Chesterton's allegorical masterpiece is a surreal, psychologically thrilling audiobook that centres on seven anarchists in turn-of-the-century London, who call themselves by the names of days of the week.
The story begins when poet Gabriel Syme is recruited as a detective to a secret anarchist division of Scotland Yard by a shrouded, nameless person. Syme infiltrates a secret meeting of anarchists who are intent on destroying the world and becomes known as 'Thursday', one of the seven members of the Central Anarchist Council.
Formerly half a double-act with Bill Bailey, actor Toby Longworth left in order to join the Royal Shakespeare Company. Now a specialist in voiceover, his prominent work includes roles in The Hitchhiker's Guide to the Galaxy (2005) and Star Wars: Episode I – The Phantom Menace (1999). He has appeared in audiobooks such as The Wolf Trial and The Lubetkin Legacy. He has also narrated documentaries for the BBC Worldwide Doctor Who DVD range; several of Games Workshop's Black Library audiobooks; and voiced the main character in the video game Amnesia: A Machine for Pigs. His television work has included roles in BBC's Extras (2006) and Not Going Out (2013-2014), as well as Channel 4's The IT Crowd (2006).
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Customer ReviewsMost Helpful
By Amazon Customer on 10-01-08
The Man Who Was Thursday
I only knew GK Chesterton's Father Brown stories before I listened to this. This is a great read. I found it funny (especially with the different voices given to the characters by the narrator) and fast paced. Thoroughly recommended.
5 of 5 people found this review helpful
By Michael on 26-06-11
I need hardly say there was a collision.
This is excellent and one of my favourite books. Subtitled A Nightmare, it follows that dream logic in which the rational world is twisted kink by kink until you are running for your life. Surely too some seeds of The Goon Show and Monty Python spring from here. Toby Longworth's reading is a joy, clearly revelling in the comic absurdity, witty lines, and giving terrifying voice to the Man who is Sunday.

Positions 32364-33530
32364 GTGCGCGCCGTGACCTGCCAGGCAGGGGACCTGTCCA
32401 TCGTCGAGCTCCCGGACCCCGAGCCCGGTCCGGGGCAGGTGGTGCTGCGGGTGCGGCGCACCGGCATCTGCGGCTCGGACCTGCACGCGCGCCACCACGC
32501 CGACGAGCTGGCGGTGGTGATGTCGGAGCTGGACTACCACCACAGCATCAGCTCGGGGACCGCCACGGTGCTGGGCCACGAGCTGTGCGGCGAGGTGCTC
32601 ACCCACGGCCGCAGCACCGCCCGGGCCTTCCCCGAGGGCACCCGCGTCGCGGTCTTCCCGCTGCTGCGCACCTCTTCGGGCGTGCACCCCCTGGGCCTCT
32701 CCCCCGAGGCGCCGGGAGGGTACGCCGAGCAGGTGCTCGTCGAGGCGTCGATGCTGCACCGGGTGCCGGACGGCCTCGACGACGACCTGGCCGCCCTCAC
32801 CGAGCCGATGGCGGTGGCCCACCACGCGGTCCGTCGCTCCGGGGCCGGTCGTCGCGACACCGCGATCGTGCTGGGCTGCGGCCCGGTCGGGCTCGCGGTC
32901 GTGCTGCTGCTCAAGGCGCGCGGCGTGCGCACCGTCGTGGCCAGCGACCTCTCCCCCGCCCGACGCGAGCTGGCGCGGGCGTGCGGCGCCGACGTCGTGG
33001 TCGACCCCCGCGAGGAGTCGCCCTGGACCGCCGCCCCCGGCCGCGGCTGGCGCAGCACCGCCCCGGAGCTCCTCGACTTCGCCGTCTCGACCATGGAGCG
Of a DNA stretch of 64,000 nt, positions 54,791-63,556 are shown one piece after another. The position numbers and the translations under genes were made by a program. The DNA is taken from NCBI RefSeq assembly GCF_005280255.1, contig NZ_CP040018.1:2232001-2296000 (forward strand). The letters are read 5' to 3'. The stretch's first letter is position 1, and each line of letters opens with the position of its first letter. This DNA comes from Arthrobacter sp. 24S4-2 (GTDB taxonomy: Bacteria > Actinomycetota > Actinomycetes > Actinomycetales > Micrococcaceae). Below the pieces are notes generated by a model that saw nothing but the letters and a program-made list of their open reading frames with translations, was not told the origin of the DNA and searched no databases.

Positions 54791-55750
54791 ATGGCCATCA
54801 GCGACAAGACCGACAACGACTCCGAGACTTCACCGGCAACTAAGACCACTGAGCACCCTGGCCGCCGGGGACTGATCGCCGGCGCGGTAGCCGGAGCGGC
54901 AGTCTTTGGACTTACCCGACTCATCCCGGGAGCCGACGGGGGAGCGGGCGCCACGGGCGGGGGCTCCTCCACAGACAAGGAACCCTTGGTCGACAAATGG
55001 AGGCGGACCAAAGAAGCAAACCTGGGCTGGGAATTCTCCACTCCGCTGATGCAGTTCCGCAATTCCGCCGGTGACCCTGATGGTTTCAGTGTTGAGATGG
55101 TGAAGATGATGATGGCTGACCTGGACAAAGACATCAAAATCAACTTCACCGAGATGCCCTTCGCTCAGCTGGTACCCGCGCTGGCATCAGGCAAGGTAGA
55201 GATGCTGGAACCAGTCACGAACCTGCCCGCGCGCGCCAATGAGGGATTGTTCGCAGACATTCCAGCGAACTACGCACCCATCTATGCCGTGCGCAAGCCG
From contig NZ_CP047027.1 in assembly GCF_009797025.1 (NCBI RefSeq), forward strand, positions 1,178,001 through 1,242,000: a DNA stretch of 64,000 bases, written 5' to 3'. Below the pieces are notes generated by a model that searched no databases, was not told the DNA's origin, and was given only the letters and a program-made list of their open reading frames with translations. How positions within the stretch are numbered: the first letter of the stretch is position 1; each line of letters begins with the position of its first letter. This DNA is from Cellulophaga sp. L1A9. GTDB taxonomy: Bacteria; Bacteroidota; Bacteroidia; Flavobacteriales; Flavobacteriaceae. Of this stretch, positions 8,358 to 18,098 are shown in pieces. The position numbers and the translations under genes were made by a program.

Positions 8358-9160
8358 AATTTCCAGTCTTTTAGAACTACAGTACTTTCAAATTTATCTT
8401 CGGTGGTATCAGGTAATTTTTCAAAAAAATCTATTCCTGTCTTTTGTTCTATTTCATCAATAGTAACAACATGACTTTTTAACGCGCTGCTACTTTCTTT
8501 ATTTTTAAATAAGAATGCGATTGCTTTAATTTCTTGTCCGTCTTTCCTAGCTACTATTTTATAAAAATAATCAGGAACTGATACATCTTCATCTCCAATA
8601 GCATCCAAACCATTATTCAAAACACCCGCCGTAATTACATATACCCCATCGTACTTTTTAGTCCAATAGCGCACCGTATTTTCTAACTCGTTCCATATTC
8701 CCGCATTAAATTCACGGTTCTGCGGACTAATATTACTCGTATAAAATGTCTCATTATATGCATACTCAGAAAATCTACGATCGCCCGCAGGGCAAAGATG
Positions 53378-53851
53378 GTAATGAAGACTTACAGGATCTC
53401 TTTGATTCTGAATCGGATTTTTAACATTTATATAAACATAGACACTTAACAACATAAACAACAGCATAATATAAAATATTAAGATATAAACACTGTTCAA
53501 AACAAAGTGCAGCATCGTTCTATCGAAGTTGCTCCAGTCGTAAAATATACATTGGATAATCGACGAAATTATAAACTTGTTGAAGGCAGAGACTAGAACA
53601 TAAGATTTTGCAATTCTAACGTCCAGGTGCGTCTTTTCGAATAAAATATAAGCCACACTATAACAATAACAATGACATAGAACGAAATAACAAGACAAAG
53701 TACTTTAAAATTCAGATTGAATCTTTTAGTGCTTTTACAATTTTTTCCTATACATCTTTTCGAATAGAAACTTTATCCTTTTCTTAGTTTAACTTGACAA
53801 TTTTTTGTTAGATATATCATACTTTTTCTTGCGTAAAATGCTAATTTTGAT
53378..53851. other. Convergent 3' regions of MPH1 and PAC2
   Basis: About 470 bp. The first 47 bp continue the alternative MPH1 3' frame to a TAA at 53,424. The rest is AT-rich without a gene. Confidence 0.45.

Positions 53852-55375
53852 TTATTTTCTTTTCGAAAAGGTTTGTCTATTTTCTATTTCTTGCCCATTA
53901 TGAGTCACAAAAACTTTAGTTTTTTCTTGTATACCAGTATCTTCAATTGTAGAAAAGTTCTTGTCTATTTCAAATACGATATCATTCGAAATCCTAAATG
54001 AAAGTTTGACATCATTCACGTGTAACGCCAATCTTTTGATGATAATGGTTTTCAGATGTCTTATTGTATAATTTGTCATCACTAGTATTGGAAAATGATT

3 of 3 people found this review helpful
Customer ReviewsMost Helpful
By Jay Kuykendall on 30-09-07
Witty and mysterious
If you too find yourself pondering the words behind words, this book may be one you’ll enjoy. It seems hard to admit, but I occasionally enjoy inferring the "thesis" out of a book. I am already enjoying the work again. Unremarkable phrases mysteriously offer subtle clues. Or do they? Such is the enjoyment of a work whose soul is never quite explicit. The work stuns and turns and grows mysterious.
To some, the quixotic nature of the work may be troubling, but few would argue that it fails to capture your attention. The problem, if you indeed see it as one, is the eventual realization that the work is allegorical.
While the allegory may not suit many readers, the work is well written and well read. The sentences seem to possess an unnamed beauty, and the wordplay is engaging.
All of this, to me, is one big recommendation for a work that is not likely to grow stale the moment you’ve finished it.
16 of 16 people found this review helpful
By Darwin8u on 11-02-13
A clever Christian allegory
A clever Christian allegory filled with fantastic dialogue and Chesterton's wonderful inversions and paradoxes. I might not always agree with how Chesterton sees the world, but I think my vision is improved by looking through his literary lens.
24 of 26 people found this review helpful